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Indiana turned away a family of Syrian refugees that were scheduled for resettlement this week

Hanna Kozlowska
By Hanna Kozlowska

Investigative reporter

From our Obsession

Borders

The consequences of arbitrary lines.

A Syrian family that has waited for three years for asylum in the United States was set to be resettled in Indiana on tomorrow (Nov. 19). Instead the mother, father, and four-year-old boy were diverted to Connecticut due to a last-minute decision by Indiana governor Mike Pence.

Pence is one of at least 31 governors who said their states would not accept refugees from Syria following last week’s terrorist attacks in Paris that killed at least 129—despite the lack of proof that any Syrians were involved.

It is still not clear whether US states have the legal authority to pick and choose which refugees will be resettled in their states, under a federally-run program that includes extensive vetting over several years. The Indiana case may become an important test of the states’ powers.

Exodus Refugee Immigration, the Indiana social services agency handling the family’s case, said that due to Pence’s decision, all arrivals of Syrian refugees in the state would be suspended until further notice. The family will now go to New Haven, Connecticut, where refugees have been welcomed by authorities. The family has been in exile in Jordan since 2011, after escaping from the war-torn Syrian city of Homs.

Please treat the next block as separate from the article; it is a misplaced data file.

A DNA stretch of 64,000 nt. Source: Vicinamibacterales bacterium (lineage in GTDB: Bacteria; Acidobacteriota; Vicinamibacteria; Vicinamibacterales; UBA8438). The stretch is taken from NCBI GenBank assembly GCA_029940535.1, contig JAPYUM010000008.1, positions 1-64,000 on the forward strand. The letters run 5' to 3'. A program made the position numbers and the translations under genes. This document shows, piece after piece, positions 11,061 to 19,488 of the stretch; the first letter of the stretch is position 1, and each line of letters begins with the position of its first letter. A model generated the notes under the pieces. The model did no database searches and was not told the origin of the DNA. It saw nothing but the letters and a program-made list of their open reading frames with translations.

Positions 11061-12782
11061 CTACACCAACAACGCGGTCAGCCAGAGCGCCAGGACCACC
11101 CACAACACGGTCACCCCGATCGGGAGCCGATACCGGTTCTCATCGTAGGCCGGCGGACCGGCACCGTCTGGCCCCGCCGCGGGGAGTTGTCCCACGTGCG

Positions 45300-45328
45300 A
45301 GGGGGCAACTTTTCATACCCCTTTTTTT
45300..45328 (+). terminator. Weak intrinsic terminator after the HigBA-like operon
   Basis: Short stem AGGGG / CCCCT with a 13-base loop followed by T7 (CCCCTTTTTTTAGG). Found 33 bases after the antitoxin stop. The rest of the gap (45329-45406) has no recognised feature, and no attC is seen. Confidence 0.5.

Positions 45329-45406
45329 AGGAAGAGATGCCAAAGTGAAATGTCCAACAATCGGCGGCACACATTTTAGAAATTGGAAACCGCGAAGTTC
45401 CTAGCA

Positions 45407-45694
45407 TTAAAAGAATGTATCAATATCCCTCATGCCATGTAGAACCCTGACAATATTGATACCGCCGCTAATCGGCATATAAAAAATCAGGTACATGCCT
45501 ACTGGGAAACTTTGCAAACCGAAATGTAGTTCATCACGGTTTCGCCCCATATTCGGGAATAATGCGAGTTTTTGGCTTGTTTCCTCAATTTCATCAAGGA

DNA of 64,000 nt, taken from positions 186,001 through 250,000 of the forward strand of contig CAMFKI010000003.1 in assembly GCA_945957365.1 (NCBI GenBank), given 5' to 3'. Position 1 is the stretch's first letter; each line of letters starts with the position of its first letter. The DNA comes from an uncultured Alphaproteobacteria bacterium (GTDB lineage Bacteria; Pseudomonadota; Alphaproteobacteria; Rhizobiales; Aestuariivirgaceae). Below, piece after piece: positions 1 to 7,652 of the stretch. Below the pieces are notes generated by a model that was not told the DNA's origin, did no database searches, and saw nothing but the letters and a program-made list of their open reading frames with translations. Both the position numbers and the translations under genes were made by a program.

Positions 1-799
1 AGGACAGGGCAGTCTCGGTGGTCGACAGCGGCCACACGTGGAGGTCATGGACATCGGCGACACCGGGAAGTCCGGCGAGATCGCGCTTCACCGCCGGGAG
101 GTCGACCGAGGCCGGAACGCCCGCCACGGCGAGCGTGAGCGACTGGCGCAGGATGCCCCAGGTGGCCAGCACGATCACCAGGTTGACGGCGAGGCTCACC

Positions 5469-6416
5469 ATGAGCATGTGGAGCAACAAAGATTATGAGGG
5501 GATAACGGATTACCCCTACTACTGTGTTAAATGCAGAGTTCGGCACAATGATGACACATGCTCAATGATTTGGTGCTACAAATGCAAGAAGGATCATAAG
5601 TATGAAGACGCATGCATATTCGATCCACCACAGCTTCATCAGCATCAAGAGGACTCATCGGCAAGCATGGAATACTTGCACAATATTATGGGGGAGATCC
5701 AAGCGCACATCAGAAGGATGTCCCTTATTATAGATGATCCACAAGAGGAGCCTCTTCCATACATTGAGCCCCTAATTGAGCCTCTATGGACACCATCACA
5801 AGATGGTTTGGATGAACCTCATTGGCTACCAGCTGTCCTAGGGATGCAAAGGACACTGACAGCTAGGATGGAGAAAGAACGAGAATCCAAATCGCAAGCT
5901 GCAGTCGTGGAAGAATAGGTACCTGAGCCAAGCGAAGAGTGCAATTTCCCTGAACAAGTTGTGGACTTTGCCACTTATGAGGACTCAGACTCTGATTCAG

Quartz reached out to governor Pence’s office and the Office of Refugee Resettlement, which is part of the US Department of Health and Human Services, and will update this post with any new information.

Exodus Refugee Immigration is calling for Indiana residents to pressure the governor to reverse his decision. The group told Quartz: “We are disheartened by Governor Pence’s call to suspend Syrian resettlement in Indiana. This is a misplaced reaction to the recent attacks in Paris—one that is not based in fact but in fear. It is a reaction that blames the very people fleeing ISIS and puts them at further risk.”

Refugees face the most rigorous background checks out of any group arriving in the United States, are are subject to lengthy overseas vetting by intelligence agencies and the US Department of Homeland Security. The process can take from 18 months to several years to complete.

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